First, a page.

This is how it works in countries where photography is not protected under the First Amendment.
Two uniformed cops in an unmarked car pull over a taxi van and confront a passenger inside, dragging him outside where one of the officers pulls out a gun and fires twice.
Meanwhile, a 17-year-old student is recording the incident on his cell phone camera.
The officers spot the boy and demand he hand over the camera. The kid refuses. The cops grab him by the neck and hit him with the butt of a gun as the other officer puts the original suspect in the back seat of the cop car.
The second officer then joins the first officer in beating the kid with the camera.
“Stop beating me, leave me alone. Stop choking me, I can’t breathe,” the boy, Dillion Fraser, cries.
The officers shove him into the front seat of the cop car as he struggles against them. The kid is eventually released to his father who is a retired cop.
The incident occurred last week in Trinidad, according to a local newspaper (which doesn’t specify whether the initial suspect was struck by a bullet when the cop fired).
But we’ve seen it happen in this country plenty of times.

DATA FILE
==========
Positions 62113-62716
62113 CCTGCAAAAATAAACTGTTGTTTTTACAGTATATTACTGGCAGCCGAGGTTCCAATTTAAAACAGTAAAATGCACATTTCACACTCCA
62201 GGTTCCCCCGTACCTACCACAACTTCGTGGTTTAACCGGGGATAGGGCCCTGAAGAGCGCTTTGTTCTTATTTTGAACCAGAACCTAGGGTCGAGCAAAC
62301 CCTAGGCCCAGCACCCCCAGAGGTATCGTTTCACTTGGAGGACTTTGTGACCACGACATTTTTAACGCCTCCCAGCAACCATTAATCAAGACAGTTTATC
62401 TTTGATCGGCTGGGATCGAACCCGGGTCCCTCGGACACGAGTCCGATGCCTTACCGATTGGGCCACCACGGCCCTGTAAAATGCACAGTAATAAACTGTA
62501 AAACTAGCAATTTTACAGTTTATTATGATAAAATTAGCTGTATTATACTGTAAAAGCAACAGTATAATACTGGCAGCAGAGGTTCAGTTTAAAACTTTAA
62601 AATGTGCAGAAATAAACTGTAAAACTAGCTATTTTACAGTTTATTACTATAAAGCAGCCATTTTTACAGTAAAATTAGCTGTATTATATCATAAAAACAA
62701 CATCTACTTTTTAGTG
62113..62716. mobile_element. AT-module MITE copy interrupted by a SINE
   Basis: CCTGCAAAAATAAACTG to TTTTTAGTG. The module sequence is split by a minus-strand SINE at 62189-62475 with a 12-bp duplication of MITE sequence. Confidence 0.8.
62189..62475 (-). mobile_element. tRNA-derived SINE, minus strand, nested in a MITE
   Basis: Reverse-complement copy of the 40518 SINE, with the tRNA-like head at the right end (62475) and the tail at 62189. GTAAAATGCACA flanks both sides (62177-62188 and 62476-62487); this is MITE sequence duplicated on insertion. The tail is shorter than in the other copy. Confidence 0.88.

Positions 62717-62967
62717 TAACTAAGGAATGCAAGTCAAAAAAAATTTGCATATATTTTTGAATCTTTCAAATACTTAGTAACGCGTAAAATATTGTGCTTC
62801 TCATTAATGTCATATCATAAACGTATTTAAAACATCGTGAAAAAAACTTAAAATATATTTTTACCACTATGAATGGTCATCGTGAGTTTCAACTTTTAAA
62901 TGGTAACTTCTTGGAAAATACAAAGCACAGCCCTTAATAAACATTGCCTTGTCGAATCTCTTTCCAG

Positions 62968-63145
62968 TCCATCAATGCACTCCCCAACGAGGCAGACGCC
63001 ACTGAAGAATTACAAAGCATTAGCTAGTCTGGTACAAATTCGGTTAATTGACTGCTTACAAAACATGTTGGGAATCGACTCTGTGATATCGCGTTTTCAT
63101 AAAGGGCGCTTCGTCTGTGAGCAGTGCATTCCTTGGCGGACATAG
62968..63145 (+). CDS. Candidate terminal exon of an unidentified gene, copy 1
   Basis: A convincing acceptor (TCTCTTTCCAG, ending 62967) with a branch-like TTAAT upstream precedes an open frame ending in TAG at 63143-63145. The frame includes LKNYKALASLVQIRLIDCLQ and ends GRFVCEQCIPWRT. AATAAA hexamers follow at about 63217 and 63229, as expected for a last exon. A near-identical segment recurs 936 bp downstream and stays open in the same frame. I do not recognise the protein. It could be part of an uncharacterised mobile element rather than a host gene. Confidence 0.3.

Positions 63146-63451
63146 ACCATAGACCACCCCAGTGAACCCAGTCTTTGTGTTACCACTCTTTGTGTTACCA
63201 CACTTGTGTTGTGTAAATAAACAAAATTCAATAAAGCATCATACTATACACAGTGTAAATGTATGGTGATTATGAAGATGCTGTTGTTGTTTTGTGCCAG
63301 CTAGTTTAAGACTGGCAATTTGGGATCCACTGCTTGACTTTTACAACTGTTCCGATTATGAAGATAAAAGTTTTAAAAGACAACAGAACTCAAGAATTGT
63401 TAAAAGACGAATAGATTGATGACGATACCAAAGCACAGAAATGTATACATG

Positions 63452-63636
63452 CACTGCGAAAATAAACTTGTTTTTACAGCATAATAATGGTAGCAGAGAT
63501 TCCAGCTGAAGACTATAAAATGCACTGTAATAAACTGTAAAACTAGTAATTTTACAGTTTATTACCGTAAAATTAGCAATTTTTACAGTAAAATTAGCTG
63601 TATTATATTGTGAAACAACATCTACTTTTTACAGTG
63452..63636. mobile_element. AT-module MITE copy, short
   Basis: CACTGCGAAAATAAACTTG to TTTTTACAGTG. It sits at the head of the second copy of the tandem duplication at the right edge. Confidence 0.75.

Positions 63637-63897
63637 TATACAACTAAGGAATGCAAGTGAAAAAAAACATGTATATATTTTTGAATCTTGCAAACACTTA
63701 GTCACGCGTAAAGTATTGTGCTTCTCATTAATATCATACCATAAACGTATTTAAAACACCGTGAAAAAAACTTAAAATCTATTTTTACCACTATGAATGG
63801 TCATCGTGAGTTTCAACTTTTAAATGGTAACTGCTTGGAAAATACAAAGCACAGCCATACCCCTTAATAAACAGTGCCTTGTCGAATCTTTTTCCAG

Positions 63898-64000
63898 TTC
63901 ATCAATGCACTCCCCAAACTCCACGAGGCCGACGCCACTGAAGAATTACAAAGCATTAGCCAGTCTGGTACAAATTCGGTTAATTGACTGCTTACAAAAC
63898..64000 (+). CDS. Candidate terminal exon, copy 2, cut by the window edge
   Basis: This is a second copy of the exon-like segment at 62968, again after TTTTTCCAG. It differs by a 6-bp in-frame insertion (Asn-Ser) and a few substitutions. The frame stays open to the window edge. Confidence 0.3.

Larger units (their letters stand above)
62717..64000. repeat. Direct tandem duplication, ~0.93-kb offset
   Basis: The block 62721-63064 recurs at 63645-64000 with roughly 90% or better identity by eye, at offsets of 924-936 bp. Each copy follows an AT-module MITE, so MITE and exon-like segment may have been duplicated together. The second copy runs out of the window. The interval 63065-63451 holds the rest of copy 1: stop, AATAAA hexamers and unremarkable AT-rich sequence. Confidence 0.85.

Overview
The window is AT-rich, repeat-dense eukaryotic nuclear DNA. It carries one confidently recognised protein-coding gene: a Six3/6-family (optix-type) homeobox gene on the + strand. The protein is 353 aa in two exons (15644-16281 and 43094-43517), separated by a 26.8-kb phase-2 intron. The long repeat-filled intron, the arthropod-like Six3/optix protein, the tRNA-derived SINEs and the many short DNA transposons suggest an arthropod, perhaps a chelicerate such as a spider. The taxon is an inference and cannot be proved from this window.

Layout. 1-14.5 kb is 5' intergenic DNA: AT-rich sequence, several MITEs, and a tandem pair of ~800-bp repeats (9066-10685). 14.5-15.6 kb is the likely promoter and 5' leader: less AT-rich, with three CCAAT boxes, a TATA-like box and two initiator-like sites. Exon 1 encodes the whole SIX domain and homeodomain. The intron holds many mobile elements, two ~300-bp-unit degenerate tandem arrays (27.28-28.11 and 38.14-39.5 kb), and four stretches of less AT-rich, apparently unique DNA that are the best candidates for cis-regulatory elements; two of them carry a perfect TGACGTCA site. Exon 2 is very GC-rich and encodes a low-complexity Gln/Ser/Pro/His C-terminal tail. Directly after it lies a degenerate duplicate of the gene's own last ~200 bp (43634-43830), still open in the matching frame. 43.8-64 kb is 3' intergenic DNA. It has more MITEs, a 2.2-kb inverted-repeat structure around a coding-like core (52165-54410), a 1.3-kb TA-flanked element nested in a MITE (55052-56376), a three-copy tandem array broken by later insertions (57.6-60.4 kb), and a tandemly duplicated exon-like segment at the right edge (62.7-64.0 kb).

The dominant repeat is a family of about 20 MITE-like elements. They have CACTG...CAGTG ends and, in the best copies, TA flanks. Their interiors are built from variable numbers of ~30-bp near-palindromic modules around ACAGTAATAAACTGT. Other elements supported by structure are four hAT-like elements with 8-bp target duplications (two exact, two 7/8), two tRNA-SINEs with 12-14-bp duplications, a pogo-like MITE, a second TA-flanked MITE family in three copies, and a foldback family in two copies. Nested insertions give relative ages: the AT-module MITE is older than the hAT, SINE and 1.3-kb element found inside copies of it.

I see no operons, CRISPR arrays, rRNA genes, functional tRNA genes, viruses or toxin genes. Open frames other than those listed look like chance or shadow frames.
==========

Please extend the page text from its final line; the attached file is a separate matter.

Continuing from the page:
And while Trinidad might not have a First Amendment, they do have laws that protect photographers. Supposedly. Just as we do here. Supposedly.
Yesterday, attorney Gregory Delzin criticised the police for how they manhandled Fraser.
He said the officers acted in “an illegal manner.”
“The police have no authority to seize a person’s cellphone because they are video taping their actions.
Police only have criminal jurisdiction and the power to seize evidence of a crime and video taping a policeman in any action whether legal or illegal is not a crime.
Seizure of those items under those circumstances could amount to theft,” Delzin said.
Delzin also commended Fraser. “I think a young man like Dillon Fraser needs to be commended and the community needs to support young people like him, who have the courage to be video taping illegal conduct of any lawman, and it is the duty of the Police Service to ensure that persons who wish to be witnesses are encouraged and not intimidated by officers of the service.”